US commission weighs in on religious liberty vs. human rights

Citing “religious liberty” as a reason for denying one class of citizens bathroom access, equal housing or services is a human rights violation.

That’s the finding of the U.S. Commission on Civil Rights, an independent, bipartisan agency that advises the president and Congress on civil rights matters. The commission issued a statement Monday (April 18) saying it “strongly condemns recent state laws passed, and proposals being considered, under the guise of so-called ‘religious liberty’ which target members of the lesbian, gay, bisexual, and transgender (LGBT) community for discrimination.”

The commission is referring to recent laws and proposed laws like one passed by North Carolina last month that requires transgender people to use public restrooms that correspond to their genders at birth.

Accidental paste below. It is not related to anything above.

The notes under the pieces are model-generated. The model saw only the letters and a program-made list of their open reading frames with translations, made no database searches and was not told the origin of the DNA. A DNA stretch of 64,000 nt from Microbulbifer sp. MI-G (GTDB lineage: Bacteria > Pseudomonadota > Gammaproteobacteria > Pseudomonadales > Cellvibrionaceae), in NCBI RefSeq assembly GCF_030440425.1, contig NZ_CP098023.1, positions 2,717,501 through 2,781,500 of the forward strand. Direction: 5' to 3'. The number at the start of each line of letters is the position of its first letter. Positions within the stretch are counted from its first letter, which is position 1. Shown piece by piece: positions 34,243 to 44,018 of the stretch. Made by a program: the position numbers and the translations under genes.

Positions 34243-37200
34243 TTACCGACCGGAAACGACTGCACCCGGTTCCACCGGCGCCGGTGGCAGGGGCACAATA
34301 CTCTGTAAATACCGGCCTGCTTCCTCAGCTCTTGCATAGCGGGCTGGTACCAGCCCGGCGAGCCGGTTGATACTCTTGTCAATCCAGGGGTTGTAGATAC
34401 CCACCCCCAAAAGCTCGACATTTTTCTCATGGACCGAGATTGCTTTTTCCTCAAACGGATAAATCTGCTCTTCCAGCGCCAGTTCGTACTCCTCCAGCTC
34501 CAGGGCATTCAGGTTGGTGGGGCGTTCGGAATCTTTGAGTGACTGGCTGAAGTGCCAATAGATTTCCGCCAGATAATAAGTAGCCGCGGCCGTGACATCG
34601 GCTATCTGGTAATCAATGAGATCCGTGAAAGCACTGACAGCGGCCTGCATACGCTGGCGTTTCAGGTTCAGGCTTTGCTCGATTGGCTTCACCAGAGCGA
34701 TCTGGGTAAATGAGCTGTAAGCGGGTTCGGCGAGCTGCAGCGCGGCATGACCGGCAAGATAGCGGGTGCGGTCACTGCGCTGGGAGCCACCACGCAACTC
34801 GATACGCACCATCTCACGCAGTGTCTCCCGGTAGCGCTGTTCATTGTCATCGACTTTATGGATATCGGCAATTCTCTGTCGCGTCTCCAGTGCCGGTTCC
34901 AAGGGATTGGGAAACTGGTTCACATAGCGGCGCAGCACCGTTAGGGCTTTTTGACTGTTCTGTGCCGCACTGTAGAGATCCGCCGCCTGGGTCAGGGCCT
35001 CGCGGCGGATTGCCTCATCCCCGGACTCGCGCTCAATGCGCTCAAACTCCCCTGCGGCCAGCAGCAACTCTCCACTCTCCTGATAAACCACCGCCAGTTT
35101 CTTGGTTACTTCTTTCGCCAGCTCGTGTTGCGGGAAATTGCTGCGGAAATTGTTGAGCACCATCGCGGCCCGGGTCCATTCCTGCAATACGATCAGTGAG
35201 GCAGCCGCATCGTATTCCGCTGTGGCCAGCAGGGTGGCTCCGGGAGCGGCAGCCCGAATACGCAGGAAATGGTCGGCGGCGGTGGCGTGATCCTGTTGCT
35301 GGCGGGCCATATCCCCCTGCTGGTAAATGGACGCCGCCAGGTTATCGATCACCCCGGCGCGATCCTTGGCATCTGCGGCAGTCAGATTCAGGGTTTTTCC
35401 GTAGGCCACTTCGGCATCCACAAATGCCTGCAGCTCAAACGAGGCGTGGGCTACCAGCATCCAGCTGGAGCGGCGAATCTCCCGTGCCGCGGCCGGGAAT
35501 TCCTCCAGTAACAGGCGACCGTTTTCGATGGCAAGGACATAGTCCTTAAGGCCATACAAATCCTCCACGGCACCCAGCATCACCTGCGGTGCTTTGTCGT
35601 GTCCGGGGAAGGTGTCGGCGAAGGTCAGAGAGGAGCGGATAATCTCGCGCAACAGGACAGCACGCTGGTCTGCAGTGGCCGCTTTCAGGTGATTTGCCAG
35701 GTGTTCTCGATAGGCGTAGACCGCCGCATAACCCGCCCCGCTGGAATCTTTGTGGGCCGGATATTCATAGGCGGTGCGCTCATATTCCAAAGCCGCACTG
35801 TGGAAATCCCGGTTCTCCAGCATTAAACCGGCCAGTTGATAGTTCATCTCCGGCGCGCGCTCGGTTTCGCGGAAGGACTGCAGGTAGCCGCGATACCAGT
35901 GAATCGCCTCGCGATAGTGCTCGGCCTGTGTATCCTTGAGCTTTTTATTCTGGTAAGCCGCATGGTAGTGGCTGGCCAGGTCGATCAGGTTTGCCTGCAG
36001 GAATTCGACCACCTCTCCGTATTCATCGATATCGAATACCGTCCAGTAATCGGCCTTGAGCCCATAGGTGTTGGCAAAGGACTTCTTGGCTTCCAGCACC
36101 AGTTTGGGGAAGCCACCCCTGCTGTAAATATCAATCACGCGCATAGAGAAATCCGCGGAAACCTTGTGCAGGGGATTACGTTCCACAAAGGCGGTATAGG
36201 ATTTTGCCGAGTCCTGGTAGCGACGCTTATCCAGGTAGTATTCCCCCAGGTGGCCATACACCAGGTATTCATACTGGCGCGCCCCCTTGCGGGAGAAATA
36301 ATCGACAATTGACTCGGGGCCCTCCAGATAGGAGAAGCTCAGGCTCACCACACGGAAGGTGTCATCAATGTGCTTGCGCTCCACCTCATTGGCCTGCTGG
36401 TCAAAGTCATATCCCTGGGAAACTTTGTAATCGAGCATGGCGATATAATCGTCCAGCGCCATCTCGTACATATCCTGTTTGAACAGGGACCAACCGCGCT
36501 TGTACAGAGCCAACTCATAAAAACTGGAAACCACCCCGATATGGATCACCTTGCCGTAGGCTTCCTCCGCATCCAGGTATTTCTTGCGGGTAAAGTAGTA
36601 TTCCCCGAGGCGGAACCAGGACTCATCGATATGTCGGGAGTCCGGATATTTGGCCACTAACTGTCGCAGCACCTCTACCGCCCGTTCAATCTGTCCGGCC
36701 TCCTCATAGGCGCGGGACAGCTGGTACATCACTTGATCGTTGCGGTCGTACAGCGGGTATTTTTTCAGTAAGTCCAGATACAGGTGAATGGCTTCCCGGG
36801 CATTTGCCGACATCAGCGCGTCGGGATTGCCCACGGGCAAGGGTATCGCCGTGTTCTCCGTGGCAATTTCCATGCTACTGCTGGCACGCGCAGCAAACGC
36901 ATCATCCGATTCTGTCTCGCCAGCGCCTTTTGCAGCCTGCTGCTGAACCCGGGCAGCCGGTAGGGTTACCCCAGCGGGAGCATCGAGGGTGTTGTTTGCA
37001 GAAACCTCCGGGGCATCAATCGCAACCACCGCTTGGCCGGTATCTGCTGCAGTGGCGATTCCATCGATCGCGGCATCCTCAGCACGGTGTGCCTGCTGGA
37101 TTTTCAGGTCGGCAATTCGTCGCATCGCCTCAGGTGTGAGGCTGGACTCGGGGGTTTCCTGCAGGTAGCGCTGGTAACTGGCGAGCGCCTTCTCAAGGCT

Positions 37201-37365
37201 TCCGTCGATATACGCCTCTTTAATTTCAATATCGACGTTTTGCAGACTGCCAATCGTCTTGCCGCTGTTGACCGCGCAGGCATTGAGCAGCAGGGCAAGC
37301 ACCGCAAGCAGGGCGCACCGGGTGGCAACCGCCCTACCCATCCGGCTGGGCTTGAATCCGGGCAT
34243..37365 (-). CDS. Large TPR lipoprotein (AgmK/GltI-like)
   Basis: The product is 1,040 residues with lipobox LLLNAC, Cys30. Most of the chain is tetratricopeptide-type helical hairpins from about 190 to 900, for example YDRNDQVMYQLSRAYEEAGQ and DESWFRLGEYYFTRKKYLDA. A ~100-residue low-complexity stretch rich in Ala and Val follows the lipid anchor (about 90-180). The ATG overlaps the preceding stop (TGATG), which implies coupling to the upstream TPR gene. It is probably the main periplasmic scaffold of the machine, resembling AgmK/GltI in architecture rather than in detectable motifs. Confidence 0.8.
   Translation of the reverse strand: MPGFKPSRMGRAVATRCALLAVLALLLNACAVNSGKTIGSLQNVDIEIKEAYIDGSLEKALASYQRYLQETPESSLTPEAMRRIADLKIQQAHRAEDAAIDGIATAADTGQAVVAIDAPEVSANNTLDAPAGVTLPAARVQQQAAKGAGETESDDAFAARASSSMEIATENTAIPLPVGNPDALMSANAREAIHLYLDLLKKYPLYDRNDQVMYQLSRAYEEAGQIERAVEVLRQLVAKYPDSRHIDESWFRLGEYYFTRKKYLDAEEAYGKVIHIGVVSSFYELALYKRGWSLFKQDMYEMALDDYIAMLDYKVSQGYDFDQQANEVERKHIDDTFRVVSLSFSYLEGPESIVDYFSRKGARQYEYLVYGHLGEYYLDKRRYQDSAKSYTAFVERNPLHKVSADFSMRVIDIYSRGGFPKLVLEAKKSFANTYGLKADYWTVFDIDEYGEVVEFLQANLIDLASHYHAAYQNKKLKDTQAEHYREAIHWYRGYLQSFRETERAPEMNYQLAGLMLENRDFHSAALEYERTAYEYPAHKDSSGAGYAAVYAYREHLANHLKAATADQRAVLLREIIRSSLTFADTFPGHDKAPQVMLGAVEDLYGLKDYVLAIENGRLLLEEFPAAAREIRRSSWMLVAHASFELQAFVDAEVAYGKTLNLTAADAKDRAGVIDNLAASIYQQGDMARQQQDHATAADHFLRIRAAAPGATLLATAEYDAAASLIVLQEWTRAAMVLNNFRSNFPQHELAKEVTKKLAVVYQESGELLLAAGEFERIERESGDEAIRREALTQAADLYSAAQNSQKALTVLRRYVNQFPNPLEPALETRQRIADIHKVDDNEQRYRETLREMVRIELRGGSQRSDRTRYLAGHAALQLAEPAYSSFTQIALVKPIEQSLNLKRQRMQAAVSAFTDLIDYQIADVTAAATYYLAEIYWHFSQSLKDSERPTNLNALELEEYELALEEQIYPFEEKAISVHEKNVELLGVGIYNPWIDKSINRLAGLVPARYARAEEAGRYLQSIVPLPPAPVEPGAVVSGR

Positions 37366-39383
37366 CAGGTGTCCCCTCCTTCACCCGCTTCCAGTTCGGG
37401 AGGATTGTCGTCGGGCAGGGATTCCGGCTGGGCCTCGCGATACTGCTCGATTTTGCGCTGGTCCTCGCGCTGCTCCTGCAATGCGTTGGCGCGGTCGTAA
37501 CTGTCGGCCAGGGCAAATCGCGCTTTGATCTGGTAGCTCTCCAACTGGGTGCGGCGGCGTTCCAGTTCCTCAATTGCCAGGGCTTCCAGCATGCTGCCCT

Also in the commission’s sights is a Mississippi law that permits people to deny services to anyone on the basis of “religious objections.” And Tennessee legislators passed a law that would permit mental health care professionals to deny services if they have “sincerely held religious beliefs.” It now goes to the governor.

Such laws and proposed legislation are “not isolated, but are part of a larger, alarming trend to limit the civil rights of a class of people using religious beliefs as the excuse,” the commission said.

Religious conservative leaders, groups and denominations support such laws, saying their absence is a denial and abuse of their own rights and liberties. Among them are Faith Matters NC, headed by Charlotte-based Christian pastor Mark Harris, who is also running for political office.